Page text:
Make peace

April 15th, 2015

I’m not going to take credit for the story, nor would I claim a perfect analogy. But here goes.

Imagine you’re in a room with ten screaming babies. As all of them are screaming at the top of their lungs, you start feeding them one by one. You’re done with one, and there are nine screaming babies left. Some time passes and you’re done with another one, and there are eight screaming babies left. Some time passes and you’re done with another one, and there are seven screaming babies left. And it doesn’t feel like you’re making any kind of progress because as long as there is at least one baby screaming, you can’t get any peace.

That’s how it can feel to be a programmer on any reasonably sized project. Where screaming babies are bugs in your incoming queue. They never stop demanding your attention, and they never stop screaming at you. Unless you make peace.

If there’s one axiom of software development that I hold inviolable, it’s that there will always be bugs. You can surround yourself with a bunch of processes, or do extensive code reviews and endless testing rounds. But the bugs will always be there. If anybody tells you that their code doesn’t have bugs, just shrug and walk away. They have no idea what they’re talking about.

Make peace with the simple fact that the code you’re shipping today has bugs.

Some bugs are scary. You need to tackle them. Some bugs, on the other hand, are these little tiny things that simply don’t matter. The problem with most (probably all but I haven’t tried them all) bug trackers is that the scary bugs in your queue look exactly the same as the tiny bugs. Most of the time the only difference is going to be in the single digit in the priority column. Or maybe the scary bugs will have light red background across the entire row. Or maybe the tiny bugs will use lighter text color. But they probably won’t.

And so you stare at your queue and you feel that you just can’t win. No matter how much effort you throw at that queue, as long as you’re not at zero bugs, they are screaming at you. And every time you fix a bug, you touch your code base. That’s another bug that you’ve just added. And every time you fix a bug, you get assigned a couple more.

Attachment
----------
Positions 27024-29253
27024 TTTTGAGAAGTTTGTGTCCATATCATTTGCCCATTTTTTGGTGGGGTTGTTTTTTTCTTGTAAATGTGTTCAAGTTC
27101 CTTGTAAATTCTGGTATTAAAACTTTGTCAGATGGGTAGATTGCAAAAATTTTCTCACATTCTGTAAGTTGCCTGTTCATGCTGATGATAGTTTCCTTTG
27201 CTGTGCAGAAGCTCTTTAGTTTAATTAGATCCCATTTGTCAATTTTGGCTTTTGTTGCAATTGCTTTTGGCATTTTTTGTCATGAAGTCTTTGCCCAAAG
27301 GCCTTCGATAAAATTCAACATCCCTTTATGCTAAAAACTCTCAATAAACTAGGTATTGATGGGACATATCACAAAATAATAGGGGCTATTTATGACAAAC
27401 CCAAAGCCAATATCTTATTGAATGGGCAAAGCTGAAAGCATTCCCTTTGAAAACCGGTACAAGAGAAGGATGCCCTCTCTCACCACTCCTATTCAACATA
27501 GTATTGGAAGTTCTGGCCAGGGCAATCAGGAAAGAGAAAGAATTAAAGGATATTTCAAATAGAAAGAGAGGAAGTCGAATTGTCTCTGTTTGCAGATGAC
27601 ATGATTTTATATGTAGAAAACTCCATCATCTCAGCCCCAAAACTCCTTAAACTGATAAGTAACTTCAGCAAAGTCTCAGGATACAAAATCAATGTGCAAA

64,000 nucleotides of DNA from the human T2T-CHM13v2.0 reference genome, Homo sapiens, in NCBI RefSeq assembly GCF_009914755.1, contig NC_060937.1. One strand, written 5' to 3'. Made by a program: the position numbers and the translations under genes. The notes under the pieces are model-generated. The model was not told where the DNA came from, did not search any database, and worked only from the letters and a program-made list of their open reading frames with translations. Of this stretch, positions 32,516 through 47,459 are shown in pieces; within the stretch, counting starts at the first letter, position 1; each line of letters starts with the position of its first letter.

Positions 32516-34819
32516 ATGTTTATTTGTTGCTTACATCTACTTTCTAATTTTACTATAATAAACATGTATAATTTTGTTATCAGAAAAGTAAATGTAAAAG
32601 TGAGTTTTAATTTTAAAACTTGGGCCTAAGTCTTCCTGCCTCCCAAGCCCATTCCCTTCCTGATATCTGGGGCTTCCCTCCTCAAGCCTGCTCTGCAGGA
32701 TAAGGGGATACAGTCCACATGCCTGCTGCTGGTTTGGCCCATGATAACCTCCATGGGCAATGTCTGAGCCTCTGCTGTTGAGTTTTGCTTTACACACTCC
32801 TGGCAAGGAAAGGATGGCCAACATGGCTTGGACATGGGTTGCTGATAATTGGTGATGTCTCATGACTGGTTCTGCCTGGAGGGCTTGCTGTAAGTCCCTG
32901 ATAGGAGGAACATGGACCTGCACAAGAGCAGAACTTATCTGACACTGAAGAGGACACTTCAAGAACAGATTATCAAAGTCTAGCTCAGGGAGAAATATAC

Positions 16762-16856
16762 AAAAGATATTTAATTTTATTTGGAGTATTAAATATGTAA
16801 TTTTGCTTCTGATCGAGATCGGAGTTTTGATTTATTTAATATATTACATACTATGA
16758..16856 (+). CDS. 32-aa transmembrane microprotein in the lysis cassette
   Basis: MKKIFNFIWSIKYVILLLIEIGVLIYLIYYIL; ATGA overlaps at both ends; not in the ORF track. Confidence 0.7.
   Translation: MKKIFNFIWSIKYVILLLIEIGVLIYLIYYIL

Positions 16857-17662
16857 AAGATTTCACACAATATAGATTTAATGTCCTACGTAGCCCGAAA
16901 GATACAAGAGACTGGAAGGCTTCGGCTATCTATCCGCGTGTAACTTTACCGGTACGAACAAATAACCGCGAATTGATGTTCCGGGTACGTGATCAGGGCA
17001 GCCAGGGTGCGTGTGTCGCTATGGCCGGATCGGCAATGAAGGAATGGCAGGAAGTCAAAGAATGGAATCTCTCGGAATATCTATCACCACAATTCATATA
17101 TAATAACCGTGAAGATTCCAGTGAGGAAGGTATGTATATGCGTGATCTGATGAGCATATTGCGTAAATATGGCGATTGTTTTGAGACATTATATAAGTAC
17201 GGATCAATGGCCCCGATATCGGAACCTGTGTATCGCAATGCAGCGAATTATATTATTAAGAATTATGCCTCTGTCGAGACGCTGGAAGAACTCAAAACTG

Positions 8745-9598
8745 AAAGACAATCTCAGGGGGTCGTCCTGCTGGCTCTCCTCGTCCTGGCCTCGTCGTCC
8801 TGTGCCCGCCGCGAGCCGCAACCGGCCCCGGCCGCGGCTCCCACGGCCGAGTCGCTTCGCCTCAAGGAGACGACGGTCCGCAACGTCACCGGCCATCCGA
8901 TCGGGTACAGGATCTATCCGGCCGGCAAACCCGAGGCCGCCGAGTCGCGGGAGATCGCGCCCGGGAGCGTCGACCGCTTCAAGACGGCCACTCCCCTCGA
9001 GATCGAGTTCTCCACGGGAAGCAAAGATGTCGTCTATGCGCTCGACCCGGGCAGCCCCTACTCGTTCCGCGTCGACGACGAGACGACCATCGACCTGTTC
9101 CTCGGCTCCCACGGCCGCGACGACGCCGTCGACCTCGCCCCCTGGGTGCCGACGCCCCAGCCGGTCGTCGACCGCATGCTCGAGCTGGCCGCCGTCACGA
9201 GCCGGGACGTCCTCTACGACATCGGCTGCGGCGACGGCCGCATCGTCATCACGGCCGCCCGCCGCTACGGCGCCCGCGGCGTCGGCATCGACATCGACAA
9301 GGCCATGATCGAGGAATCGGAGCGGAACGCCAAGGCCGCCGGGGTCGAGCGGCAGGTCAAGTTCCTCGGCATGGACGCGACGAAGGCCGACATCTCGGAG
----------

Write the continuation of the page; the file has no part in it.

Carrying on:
Make peace that not all bugs are created equal.

Zero Bug Bounce is a fiction that some people invented to make peace for themselves and to create an illusion that they are in control. So at some point in the cycle everybody looks at the pages upon pages of bugs in your project queue, frowns and then mass-migrates a bunch of bugs to the next release. And to the next one. And to the next one. And at some point some bugs have been bumped out so many times that you might as well ask yourself some very simple questions. Do those bugs matter? Do they deserve to be in the queue at all?

Make peace that not all bugs are actually bugs.

Sometimes a feature that you’ve added to your product just doesn’t work out. It doesn’t get the traction you’ve expected. Or it’s not playing well with some other features that you’ve added afterwards. Or you’re not even sure how much traction it’s getting because you forgot to add logging, and there’s nobody on the team who actually cares about this feature after the guy who did it left the team and you’re in the middle of the big redesign of the entire app and why should you even be bothered spending extra time on that feature. Phew, that was a bit too specific.

And of course there will always be somebody who used that feature. And now that you’ve taken that toy away from them, they are screaming at the top of their lungs. And you cave in and bring that feature back. Well, in theory at least. But it’s been redesigned to fit into the new visual language of the platform. And now somebody else is screaming at you because you’ve changed things. All they want is just a teeny tiny switch in the settings that leaves things they way they used to be. Sure, they want new features, as long as they look exactly like the old features. But that’s a topic for another day.

Make peace that your work is never done. That if you want your work to be seen, you have to ship. Make peace that the work you ship will have bugs. Take pride in things that work. Develop a sense to know scary bugs from fluff. And develop a thick skin to ignore the screaming.